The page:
This year’s projects ranged from a Van de Graaff generator to a concert, performed on a theremin and guitar. “Each project is different and shows a different element of physics,” said Van Buren. “Every station is managed by students, so it allows students to master knowledge on a specific aspect of physics.”

Above all, the Haunted Physics Lab aims to create an interest in science for younger kids, by highlighting the interesting and fun projects and illusions involving science. “The event is a really great way to bring the more obscure parts of physics to the public, in an interactive and interesting way,” said Roberts.

“The lab allows an application of science to the public. Physics usually happens in these far off places, but this event allows us to bring the science to the public,” said Van Buren. The fun, kid-friendly projects are a great way to start an interest in kids from a young age, so they will possibly pursue science in school or even for a career path.

This year’s Haunted Physics Lab was an overwhelming success. A young boy leaving the Lab may have put it best: “That was the coolest science lab ever.”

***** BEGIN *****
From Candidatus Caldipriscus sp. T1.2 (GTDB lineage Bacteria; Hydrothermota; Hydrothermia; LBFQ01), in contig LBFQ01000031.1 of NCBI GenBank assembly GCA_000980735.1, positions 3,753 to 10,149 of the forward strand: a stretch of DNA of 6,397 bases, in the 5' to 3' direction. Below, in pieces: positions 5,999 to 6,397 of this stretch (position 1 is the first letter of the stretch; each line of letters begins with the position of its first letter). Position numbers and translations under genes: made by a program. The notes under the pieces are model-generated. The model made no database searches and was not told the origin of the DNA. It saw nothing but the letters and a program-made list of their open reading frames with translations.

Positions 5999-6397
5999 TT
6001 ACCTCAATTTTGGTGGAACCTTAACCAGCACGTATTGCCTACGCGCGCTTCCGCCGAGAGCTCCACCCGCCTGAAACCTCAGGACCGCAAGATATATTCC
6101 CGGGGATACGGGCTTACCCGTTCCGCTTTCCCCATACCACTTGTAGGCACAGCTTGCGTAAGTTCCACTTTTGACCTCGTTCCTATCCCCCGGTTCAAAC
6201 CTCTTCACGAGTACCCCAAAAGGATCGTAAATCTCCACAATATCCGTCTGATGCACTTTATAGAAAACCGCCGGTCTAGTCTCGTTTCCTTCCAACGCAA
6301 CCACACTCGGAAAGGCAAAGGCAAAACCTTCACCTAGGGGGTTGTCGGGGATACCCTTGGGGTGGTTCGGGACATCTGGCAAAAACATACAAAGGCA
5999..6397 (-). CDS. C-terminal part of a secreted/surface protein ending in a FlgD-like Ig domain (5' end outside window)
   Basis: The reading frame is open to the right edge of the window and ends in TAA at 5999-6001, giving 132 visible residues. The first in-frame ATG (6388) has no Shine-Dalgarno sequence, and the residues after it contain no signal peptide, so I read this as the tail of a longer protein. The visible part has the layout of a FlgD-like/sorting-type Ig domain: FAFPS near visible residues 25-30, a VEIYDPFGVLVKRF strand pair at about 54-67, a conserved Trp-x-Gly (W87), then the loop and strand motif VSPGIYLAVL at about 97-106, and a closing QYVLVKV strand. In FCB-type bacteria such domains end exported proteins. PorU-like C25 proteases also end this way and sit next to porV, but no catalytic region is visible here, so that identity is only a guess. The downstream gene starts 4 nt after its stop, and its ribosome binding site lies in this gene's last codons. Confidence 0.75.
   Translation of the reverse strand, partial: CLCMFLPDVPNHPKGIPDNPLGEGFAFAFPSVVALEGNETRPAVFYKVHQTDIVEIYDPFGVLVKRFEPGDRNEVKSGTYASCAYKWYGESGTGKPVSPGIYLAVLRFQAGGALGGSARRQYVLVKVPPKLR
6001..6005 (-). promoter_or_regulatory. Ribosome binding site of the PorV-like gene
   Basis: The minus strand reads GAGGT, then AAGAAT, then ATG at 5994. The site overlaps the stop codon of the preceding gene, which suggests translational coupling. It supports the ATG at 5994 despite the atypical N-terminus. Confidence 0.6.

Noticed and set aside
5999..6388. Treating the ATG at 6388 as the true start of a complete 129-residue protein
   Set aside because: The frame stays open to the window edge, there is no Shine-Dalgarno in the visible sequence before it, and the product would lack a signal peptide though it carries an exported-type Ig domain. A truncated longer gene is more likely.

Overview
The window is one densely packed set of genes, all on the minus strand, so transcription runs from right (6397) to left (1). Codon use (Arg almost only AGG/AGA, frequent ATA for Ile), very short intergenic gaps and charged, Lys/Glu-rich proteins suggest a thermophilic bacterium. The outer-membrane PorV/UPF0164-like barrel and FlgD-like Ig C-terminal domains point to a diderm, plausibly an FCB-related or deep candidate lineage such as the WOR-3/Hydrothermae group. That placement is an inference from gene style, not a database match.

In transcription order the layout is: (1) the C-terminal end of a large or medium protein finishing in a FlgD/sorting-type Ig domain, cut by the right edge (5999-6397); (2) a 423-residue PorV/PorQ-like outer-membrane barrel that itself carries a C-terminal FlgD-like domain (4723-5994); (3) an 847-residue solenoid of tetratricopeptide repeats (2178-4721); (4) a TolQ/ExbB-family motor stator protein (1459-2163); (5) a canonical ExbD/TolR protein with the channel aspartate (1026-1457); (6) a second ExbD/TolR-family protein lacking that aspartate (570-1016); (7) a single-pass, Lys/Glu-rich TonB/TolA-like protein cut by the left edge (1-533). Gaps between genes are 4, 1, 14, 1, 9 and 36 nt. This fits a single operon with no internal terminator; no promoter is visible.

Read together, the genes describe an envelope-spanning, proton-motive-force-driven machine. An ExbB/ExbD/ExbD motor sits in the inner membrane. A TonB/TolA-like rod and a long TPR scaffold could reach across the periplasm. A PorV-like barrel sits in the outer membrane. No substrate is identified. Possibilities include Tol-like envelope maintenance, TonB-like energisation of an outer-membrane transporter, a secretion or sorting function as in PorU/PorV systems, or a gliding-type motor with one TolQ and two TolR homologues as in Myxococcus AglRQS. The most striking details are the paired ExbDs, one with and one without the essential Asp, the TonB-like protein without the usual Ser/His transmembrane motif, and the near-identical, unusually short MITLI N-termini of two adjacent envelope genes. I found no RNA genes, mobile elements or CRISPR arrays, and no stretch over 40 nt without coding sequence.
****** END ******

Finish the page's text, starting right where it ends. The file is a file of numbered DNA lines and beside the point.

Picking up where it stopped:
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This was the poll given to 150 students to help spirit committee determine if they should bring back the Mr. HHS competition.
This was the poll given to 150 students to help spirit committee determine if they should bring back the  Mr. HHS competition.
This was the poll given to 150 students to help Spirit Committee determine if they should bring back the Mr. HHS competition.

by Kaylie Blais

I recently surveyed 150 students in grades 8-12 to see how students would feel if Mr. HHS returned this year. Spirit Committee has considered hosting this competition again, depending on how many students would pay to see the show and how many kids would sign up for the competition. Hopefully these results will help Spirit Committee decide what their next step will be in regards to the competition.

Would you attend the Mr. HHS competition? 

8th Grade: 44% yes and 56% no

9th Grade: 53% yes  and 47% no

10th Grade: 58%  yes and 42% no

11th Grade: 53% yes and 47% n

12 Grade: 58% yes    3% maybe and 39% no


Would you sign up for Mr. HHS? 

8th Grade: 17% yes and 83% no

9th Grade: 100% no

10th Grade: 100% no

11th Grade: 100% no

12th Grade: 24% yes and 76% no


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The Career Pathway Center is located in the cafeteria right outside the main office. Darlington has decorated the booth and offers handouts with tons of information to guide student to make the best decision for their future.